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Collectors Back Street Heros
'Biker' Magazines
For sale as a single lot, several complete years of Back Street Heros custom bike magazines circa late 1980s early 1990.
Issues 1 through to 55, 57 to 71, 73 to 77 and issues 100,107 and 132.

~ Offers over 100 ( Buyer Collects ) ~

Rebel in short trousersI guess it was pretty obvious from an early age I was going to be a biker. Always somehow ending up being a late developer I didn't have a moped but was forced to wait until I was old enough, as was the law at the time, to ride a motorcycle over 50cc. I then took possession of a shiny new, secondhand orange Honda CB125S. CB125s
Actually somehow I ended up getting it before I was old enough to ride it legally on the road so it was stored in my fathers garage.
At some point in my parents absence the temptation proved too great and I wheeled it round to a nearby piece of waste land we called the Snake Field, now part of the East Bristol ring road, to have a go on it. This piece of land, at the time the size of several dozen football pitches, was all overgrown with brambles and grass tumps and was liberally strewn with the debris of illegal dumping, the ever recycled building materials of innumerable 'dens' and if you were lucky the remains of a naughty magazine. Despite the intertwining maze of paths that snaked around the field, between the masses of brambles, inside the hedges and under the trees its most notable feature was the sewage pipe that crossed the middle of it. It was a concrete pipe of at least three feet in diameter leading from the adjacent houses and out across the neighboring fields, buried below the surface except for here, where it was generally higher than the surrounding ground. Earth had been piled against it on both sides so it took the form of a gently sloping earth bank with a rounded concrete top. Or perhaps more accurately right in the middle of the field on the main muddy path it was a perfectly formed takeoff ramp!
Secure in the knowledge that the training I had been given by my father, up a quiet country lane, had given me all the skills I would need I opened the throttle and slipping and sliding on the wet mud headed fearlessly towards the bottom of the field. I don't know what I expected to happen. The innocence of youth perhaps or with the benefit of adult hindsight, child like stupidity. Whichever, inevitably I was going to learn a lesson that day and so I did.

Big hair on a Honda CB200 CB200

I think it was returning home from visiting my sister who was living in Swansea attending University at the time. I was inexperienced in having such autonomy and also riding the bike such a distance was a great adventure to me. The weather was wonderful sunny and warm and the roads I was restricted to with L-plates weren't too busy. With my sunglasses on, my luggage as a backrest, my high handlebars bought from the local Triumph dealer and the original flat handlebars upturned and bolted to the front of the bottom of the frame as a set of forward 'highway pegs' for my long legs I was laid back and really enjoying pretending to be an 'Easyrider'. Flared jeans on a Honda 'Dream' CB250T The bike was running just fine and it was great fun occasionally gently leaning with almost no effort to flick the bike around some slower moving car on the wide country roads and snatch a glance at the driver's expression in my mirrors as the 'King of the road' roared by. I was really enjoying myself. I was happy. I was warm. I was comfortable. I was asleep!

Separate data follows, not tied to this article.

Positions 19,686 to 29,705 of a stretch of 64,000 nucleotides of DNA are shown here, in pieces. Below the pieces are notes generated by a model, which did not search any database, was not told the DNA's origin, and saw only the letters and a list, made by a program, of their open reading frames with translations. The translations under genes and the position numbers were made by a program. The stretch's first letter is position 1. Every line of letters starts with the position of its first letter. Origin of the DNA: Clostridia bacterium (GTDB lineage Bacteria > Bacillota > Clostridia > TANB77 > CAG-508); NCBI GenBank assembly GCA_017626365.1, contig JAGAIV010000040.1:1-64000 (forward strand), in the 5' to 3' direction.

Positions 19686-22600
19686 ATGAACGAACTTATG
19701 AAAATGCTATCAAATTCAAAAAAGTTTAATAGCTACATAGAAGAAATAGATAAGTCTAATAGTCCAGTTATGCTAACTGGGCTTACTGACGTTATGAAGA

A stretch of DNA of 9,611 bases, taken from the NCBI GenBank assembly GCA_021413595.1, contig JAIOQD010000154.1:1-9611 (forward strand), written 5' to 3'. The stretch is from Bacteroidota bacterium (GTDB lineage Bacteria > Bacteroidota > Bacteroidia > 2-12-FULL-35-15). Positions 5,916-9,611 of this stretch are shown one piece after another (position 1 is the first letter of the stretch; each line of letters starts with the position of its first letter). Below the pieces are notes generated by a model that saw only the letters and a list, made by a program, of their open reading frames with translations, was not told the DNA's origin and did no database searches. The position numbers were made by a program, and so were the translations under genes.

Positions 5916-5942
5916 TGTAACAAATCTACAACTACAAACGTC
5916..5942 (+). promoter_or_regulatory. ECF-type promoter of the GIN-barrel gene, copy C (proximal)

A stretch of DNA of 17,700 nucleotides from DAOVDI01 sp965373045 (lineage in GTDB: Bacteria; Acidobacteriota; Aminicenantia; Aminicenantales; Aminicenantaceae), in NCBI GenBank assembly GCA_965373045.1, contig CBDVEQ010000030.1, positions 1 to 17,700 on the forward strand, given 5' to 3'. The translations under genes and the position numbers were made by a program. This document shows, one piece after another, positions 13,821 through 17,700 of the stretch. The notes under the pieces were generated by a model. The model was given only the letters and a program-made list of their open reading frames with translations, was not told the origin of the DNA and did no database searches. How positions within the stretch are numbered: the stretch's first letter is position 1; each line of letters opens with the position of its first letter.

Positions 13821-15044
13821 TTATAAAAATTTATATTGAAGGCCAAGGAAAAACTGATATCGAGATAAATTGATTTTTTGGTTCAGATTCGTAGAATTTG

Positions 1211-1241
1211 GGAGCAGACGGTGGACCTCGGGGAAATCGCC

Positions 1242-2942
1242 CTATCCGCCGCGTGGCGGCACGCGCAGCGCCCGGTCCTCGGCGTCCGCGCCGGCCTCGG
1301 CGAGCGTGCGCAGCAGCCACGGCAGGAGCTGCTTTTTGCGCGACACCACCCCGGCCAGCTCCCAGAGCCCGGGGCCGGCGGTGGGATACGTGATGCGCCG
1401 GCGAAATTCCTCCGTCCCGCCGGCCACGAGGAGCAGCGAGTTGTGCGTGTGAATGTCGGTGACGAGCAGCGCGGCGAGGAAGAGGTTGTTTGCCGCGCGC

Somehow at the last minute I came to and realised that the speed I was going I had no chance of avoiding it and I'd have to brake, hard! The car in front was going SO slowly that it instantly became obvious I was in trouble. I stamped on the brake pedal and gripped the handlebar lever as hard as my clenched fist could while trying to stay upright in a straight line and almost in control. Slowing, slowing, I was going to make it . . . BANG! I drove straight into the back of the car but somehow incredibly I stayed more or less on the bike and didn't even fall off despite the strange bits of debris flying past me. I ended up sat on the petrol tank with my legs dangling either side of the engine against the hot exhausts perilously close to the front wheel with my left hand still clutching the handlebar and my right hand holding onto the front indicator stalk trying desperately to steer the spluttering bike towards the kerb. Somehow everything came to a halt and I put the bike on its stand and started to breath again. Now I was for it.
I'd never had an accident involving anyone else before and I admit I was rather nervous and really didn't know what to do. I think the car driver was probably a little nervous too since the image I was wearing, all leather, denim and dark glasses was certainly not that of the timid, polite and apologetic person I became. I became all the more so when I realised that the bike was unscathed, as was I except for a strangely sore thumb, but the back of the old Welshman's three wheeled Reliant Robin van had been smashed to bits! It was still drivable but there were cracks and fractures all over the body and a trail of fiberglass bits littered the road for several yards.